Acute Myeloid Leukemia (AML) is a clonal disease sprouting from a rare population of leukemic stem cells (LSCs). Over the past years, increasing interest is gaining the contribution that cell-extrinsic factors have in AML generation and maintenance. In this context, AML cell ability to sense the changes in the microenvironment is important for different cell functions, including the responsiveness to antineoplastic agents. Bitter taste receptors (T2Rs) are typical G-protein coupled receptors and are normally found on the surface of the tongue. Recent studies showed that T2Rs are widely expressed in various parts of human anatomy and have been shown to be involved in physiology of respiratory system, gastrointestinal tract and endocrine system thus suggesting a wider function in "sensing microenvironment". So far, very few data about T2Rs expression in cancer cells are available. In particular, their expression and function in AML cells has not been investigated. Our aim was to investigate T2Rs expression and role in regulation of leukemic cell functionality.
In the present work, for the first time, we showed that leukemia cell lines OCI-AML3, THP-1, KG1 and AML primary cells expressed several T2R subtypes (Fig.1A). The expression of TAS2R was associated with GPR-related downstream targets, including the beta subunit of gustducin and the PLC beta 2 (Fig.2B). Stimulation of leukemia cell lines with denatonium (DEN), a T2Rs agonist, induced intracellular Ca2+ concentration increase, thus demonstrating T2Rs functionality (Fig. 1C). To investigate whether bitter compound could modulate AML cell biological properties, we performed GEP analysis of DEN treated cells. GEP analysis identified a number of genes significantly modulated by denatonium treatment. Enrichment analysis identify significantly affected biological processes, among which, cell cycle/proliferation, apoptosis, migration/adhesion and DNA repair (Fig.1D). Specifically, leukemic cells stimulated with T2R agonist underwent down-regulation of genes involved in positive regulation of cell proliferation, migration, and cell-cycle. Whereas genes involved in cell adhesion and DNA repair were up-regulated. Functional assays confirmed molecular data. Indeed, depending on the extent of stimulation, TAS2R activation inhibited leukemia cell proliferation (Fig.2A) inducing cell cycle arrest in G0/G1 phase (Fig. 2B) or reduced cell viability inducing apoptosis (Fig. 2C), as demonstrated by caspase cascade activation and mitochondrial stress induction (Fig. 2D-E). Of note, a pronounced inhibitory effect of denatonium on leukemia cells motility, both spontaneous and in response to CXCL-12, was observed (Fig. 2F).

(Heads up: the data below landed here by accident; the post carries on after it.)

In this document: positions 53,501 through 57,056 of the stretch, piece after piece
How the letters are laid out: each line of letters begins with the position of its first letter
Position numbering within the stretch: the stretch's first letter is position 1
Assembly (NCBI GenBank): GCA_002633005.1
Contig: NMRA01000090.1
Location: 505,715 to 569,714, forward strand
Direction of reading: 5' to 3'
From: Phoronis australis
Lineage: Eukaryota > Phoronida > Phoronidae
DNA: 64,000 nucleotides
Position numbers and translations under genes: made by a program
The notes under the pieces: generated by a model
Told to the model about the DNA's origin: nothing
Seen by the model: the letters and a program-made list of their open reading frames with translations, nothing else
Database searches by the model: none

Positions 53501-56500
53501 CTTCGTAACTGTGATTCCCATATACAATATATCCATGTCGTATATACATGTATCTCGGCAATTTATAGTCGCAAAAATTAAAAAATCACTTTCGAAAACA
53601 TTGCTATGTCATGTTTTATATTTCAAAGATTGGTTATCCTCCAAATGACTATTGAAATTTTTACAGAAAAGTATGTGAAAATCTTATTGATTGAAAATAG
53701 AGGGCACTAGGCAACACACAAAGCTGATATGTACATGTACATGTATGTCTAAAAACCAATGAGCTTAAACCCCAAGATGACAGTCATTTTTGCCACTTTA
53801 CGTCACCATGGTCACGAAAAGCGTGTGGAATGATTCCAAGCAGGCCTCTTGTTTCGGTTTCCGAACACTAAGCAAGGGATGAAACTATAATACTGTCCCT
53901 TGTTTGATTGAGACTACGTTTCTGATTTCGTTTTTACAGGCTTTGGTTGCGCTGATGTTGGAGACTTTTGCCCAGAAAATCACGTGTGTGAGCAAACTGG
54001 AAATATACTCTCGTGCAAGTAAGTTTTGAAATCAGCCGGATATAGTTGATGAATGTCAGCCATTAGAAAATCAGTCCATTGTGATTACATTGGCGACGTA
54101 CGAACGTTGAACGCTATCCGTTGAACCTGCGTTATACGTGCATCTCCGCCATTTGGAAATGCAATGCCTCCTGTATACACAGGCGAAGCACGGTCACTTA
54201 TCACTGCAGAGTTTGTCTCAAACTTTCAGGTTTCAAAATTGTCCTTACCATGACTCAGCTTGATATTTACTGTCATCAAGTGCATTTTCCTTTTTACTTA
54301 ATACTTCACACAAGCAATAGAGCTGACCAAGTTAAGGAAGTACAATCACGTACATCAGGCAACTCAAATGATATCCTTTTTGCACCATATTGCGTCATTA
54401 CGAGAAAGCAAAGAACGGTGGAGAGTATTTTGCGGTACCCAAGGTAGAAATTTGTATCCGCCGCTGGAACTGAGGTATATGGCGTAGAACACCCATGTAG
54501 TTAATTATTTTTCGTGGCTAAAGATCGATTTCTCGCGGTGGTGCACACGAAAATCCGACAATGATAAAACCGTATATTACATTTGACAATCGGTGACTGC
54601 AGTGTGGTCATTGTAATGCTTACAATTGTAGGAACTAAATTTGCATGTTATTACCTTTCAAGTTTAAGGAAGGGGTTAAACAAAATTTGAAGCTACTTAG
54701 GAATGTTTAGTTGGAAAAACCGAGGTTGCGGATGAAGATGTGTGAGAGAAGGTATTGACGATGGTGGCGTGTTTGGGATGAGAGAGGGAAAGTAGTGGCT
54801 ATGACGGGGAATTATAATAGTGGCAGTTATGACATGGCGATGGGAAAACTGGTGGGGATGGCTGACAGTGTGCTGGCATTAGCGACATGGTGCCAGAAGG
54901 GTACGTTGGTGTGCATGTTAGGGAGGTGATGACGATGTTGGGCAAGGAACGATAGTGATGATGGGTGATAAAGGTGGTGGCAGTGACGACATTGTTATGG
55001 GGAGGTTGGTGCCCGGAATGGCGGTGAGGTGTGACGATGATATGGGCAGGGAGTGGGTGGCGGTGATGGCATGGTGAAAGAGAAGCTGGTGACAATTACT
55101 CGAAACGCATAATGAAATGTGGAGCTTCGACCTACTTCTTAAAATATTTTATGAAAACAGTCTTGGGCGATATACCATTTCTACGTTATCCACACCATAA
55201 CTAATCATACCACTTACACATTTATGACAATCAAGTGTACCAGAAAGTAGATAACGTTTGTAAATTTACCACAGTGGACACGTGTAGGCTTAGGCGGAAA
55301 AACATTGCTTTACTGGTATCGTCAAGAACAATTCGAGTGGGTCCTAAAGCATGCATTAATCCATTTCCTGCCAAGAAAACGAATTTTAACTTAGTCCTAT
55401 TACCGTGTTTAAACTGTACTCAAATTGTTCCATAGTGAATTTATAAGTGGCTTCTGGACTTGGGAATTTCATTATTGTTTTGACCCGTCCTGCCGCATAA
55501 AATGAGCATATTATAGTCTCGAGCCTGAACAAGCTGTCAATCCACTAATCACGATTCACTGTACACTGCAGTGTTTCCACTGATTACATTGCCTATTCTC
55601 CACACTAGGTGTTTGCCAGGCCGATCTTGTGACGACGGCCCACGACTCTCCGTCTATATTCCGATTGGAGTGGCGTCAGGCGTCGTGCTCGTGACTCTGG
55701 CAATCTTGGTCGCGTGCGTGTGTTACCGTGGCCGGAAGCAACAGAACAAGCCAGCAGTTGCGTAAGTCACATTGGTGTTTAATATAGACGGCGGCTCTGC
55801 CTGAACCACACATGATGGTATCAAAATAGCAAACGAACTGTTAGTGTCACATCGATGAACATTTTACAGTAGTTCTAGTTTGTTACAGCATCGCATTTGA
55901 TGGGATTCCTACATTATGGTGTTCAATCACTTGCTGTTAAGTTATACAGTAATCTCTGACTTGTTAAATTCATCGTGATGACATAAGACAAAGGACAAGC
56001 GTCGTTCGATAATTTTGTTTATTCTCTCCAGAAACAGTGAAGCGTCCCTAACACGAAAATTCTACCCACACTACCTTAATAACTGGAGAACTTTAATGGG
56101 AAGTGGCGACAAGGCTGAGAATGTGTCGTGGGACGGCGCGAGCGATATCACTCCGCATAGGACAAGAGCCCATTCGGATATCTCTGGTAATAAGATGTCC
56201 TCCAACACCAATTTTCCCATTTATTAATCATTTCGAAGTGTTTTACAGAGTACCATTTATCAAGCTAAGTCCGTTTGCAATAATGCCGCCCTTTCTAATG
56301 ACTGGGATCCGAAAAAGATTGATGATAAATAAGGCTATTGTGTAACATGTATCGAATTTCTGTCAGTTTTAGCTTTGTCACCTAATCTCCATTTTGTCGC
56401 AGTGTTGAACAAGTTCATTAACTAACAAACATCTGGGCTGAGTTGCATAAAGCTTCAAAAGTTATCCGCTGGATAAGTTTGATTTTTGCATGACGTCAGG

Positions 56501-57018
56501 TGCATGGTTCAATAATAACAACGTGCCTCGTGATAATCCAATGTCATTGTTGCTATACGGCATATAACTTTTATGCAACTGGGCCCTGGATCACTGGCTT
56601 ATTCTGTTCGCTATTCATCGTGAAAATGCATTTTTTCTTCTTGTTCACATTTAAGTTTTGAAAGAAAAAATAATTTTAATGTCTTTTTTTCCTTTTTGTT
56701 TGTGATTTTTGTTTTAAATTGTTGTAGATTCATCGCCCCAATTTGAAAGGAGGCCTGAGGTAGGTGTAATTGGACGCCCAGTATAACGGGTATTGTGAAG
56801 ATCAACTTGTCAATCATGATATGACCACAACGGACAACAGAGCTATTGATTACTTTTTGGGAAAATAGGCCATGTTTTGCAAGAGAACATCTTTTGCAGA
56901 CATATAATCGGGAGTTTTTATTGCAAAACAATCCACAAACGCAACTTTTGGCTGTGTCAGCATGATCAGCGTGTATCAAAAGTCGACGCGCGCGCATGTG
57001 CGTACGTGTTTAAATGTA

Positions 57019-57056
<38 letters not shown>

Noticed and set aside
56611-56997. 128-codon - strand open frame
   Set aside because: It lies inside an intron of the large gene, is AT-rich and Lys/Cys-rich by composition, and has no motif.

Overall, our results indicate that in AML cells the activation of fully functional T2Rs is associated with quiescence induction and prevention of migration. These data may suggest a role for microenvironment "bitter" molecules in regulating leukemia cell functions, including lethal sensitivity to antineoplastic agents.
Martinelli: Pfizer: Consultancy; Celgene: Consultancy; Ariad/Incyte: Consultancy; Amgen: Consultancy; Johnson&Johnson: Consultancy; Roche: Consultancy.
Asterisk with author names denotes non-ASH members.